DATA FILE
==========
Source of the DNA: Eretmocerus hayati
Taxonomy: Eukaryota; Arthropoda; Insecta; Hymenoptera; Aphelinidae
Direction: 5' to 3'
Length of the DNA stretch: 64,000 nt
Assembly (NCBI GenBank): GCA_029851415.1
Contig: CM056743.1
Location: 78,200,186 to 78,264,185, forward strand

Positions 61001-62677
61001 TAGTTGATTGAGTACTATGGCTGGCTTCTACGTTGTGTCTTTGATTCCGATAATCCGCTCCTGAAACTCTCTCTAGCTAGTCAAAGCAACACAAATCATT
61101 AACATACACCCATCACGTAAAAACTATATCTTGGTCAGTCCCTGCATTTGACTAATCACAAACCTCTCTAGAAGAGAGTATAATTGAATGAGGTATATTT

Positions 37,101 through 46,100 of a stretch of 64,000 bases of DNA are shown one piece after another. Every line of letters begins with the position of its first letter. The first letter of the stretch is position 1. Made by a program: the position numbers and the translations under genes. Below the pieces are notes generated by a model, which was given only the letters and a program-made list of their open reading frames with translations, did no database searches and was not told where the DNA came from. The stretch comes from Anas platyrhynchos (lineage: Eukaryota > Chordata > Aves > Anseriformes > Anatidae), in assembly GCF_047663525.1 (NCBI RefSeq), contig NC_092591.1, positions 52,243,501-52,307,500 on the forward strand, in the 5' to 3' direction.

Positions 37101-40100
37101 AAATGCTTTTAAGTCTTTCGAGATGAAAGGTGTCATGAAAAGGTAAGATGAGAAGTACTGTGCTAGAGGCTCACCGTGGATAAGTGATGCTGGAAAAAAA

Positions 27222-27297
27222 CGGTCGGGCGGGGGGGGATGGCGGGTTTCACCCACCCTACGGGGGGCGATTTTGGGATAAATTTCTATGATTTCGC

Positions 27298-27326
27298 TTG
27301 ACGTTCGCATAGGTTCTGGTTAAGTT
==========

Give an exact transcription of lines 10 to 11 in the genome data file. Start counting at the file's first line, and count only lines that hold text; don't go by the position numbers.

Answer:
61101 AACATACACCCATCACGTAAAAACTATATCTTGGTCAGTCCCTGCATTTGACTAATCACAAACCTCTCTAGAAGAGAGTATAATTGAATGAGGTATATTT

Positions 37,101 through 46,100 of a stretch of 64,000 bases of DNA are shown one piece after another. Every line of letters begins with the position of its first letter. The first letter of the stretch is position 1. Made by a program: the position numbers and the translations under genes. Below the pieces are notes generated by a model, which was given only the letters and a program-made list of their open reading frames with translations, did no database searches and was not told where the DNA came from. The stretch comes from Anas platyrhynchos (lineage: Eukaryota > Chordata > Aves > Anseriformes > Anatidae), in assembly GCF_047663525.1 (NCBI RefSeq), contig NC_092591.1, positions 52,243,501-52,307,500 on the forward strand, in the 5' to 3' direction.